Jeff, List:

Given the consternation that often arises anytime we start talking about
"determination" on the List, I am not sure that--at least in Peirce's
usage--it is really any "simpler" than other concepts like mediation,
representation, signification, etc.  The contemporary notion of
"determinism" as equivalent to what Peirce usually called
"necessitarianism" seems to impart to "determination" the connotation of
"causation," which is not what I take him to have meant by it in this

CSP:  I suspect that there must be some misunderstanding between us of the
meaning of the various terms cognate with "determined." Perhaps, therefore,
I shall do well to state more fully than I did before, the manner in which
I understand Hegel (in common with all other logicians) to use them.
Possibly, the original signification of *bestimmt *was "settled by vote";
or it may have been "pitched to a key." Thus its origin was quite different
from that of "determined"; yet I believe that as philosophical terms their
equivalence is exact. In general, they mean "fixed to be *this *(or *thus*),
in contradistinction to being this, that, or the other (or in some way or
other)." (CP 6.625; 1868)

CSP:  A Sign is a Cognizable that, on the one hand, is so determined (i.e.,
specialized, *bestimmt*,) by something *other than itself*, called its
Object, while, on the other hand, it so determines some actual or potential
Mind, the determination whereof I term the Interpretant created by the
Sign, that that Interpreting Mind is therein determined mediately by the
Object. (CP 8.177, EP2:492; 1909)

CSP:  A Sign is anything of either of the three Universes which, being
*by something other than itself, called its *Object*, in its turn *bestimmt
*the mind of an interpreter to a notion which I call the *Interpretant*; *and
does this in such a manner* that the Interpretant is, thereby and therein,
determined mediately by the Object. (EP 2:497; 1909)

And yet, Peirce acknowledged in a footnote placed shortly after that last
quote, "You will probably object that *bestimmt*, to your mind, means
'causes' or '*caused*.' Very well, so it does to mine."


Jon Alan Schmidt - Olathe, Kansas, USA
Professional Engineer, Amateur Philosopher, Lutheran Layman -

On Tue, Feb 13, 2018 at 11:54 PM, Jeffrey Brian Downard <> wrote:

> Jon S, Gary F, Gary R, List,
> I've been thinking about Peirce's explanations of how signs represent
> objects to interpretants. In this vein, I'd like to ask a straightforward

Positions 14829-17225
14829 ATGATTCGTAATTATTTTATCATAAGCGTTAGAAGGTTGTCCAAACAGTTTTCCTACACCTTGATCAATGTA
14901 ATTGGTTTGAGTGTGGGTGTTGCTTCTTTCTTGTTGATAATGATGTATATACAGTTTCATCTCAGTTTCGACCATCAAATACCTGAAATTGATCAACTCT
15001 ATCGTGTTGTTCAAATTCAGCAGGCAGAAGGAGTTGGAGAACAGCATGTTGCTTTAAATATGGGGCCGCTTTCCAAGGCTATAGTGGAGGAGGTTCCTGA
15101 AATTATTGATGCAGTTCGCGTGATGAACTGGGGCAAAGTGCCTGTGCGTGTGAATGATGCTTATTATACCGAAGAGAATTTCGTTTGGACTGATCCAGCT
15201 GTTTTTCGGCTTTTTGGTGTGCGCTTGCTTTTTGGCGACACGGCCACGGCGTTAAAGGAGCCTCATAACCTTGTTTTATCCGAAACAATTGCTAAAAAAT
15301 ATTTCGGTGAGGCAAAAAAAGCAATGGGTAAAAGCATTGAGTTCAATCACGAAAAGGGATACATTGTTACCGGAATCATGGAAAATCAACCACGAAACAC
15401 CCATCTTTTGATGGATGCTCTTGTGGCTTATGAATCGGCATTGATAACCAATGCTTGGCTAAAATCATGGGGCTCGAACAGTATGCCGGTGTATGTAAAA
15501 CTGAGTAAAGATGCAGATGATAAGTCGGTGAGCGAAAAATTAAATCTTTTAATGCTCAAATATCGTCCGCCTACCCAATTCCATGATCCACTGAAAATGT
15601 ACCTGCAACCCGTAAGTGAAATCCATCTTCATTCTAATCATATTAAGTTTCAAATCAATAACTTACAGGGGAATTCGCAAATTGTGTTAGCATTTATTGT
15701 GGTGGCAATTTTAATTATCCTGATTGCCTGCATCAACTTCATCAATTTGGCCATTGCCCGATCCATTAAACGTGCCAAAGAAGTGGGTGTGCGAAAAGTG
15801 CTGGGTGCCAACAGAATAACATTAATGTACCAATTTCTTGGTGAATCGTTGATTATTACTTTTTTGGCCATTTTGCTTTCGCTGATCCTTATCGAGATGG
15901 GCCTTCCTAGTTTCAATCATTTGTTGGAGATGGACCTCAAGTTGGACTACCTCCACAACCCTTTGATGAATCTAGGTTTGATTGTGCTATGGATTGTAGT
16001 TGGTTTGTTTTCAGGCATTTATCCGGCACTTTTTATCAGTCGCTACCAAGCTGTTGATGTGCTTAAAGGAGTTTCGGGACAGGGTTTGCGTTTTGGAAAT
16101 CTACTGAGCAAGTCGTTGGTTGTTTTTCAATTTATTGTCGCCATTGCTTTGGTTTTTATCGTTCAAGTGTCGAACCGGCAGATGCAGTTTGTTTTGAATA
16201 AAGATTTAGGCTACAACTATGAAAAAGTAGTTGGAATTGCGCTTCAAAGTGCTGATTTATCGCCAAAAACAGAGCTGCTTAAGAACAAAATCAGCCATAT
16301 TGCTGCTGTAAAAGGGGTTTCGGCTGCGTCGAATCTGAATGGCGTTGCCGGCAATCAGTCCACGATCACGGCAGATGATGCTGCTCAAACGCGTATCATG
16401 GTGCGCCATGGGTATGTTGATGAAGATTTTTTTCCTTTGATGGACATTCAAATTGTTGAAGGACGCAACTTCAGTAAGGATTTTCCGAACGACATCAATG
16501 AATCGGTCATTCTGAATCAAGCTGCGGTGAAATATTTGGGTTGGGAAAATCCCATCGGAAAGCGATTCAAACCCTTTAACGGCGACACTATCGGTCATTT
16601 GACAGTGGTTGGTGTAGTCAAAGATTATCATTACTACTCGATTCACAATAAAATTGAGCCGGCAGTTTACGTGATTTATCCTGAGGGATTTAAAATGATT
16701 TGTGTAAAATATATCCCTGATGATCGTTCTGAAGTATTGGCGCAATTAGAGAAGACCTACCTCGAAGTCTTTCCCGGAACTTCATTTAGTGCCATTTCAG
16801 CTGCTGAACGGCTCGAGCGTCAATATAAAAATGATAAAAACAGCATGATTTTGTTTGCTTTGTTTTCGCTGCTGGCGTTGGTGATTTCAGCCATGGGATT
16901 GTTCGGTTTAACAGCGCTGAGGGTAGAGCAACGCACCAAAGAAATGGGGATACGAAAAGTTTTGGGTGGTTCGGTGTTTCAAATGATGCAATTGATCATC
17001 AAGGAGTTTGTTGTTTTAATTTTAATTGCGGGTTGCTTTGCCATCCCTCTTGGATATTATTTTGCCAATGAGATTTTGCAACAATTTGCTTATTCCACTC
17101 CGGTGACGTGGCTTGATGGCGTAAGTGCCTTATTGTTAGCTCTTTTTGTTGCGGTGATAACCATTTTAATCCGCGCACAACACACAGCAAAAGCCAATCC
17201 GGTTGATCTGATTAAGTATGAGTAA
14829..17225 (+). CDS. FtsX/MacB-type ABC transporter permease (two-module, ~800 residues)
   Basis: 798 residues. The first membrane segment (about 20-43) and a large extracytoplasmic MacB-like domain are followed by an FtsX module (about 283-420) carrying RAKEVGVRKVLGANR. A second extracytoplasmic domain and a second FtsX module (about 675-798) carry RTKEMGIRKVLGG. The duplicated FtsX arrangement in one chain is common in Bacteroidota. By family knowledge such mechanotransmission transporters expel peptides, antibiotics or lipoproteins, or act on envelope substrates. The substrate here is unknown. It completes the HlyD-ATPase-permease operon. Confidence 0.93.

> question about the relation of determination and the role it seems to play
> in his account of semiosis. Some have suggested that the relation of
> determination seems awfully vague--so much so that it is hard to see how it
> can do any explanatory work.
> For my part, I think Peirce is engaging in a strategy of explaining richer
> sorts of relations and processes, such as representation and signification,
> by appealing to the relatively simpler relations of determination. The
> centerpiece of the account, I tend to think, is the explanation of how the
> object determines the sign, and of how the sign determines the
> interpretant, so that the object is able to determine the interpretant via
> the mediation of the sign--and via the relations that the sign bears to the
> object and interpretant. I find Peirce's explanatory strategy to be quite
> promising precisely because (1) it offers an account of what is involved in
> this mediation and (2), this process of mediation does seem to be central
> in understanding processes of representation and signification.
> So, let me ask, is Peirce offering a strategy of explaining more complex
> sorts of relations and processes (i.e., mediation, representation,
> signification, etc.) by appealing to those that are relatively simpler
> (i.e., determination)? If so, is there good reason to think this might be a
> winning strategy?
> --Jeff
> Jeffrey Downard
> Associate Professor
> Department of Philosophy
> Northern Arizona University
> (o) 928 523-8354 <(928)%20523-8354>
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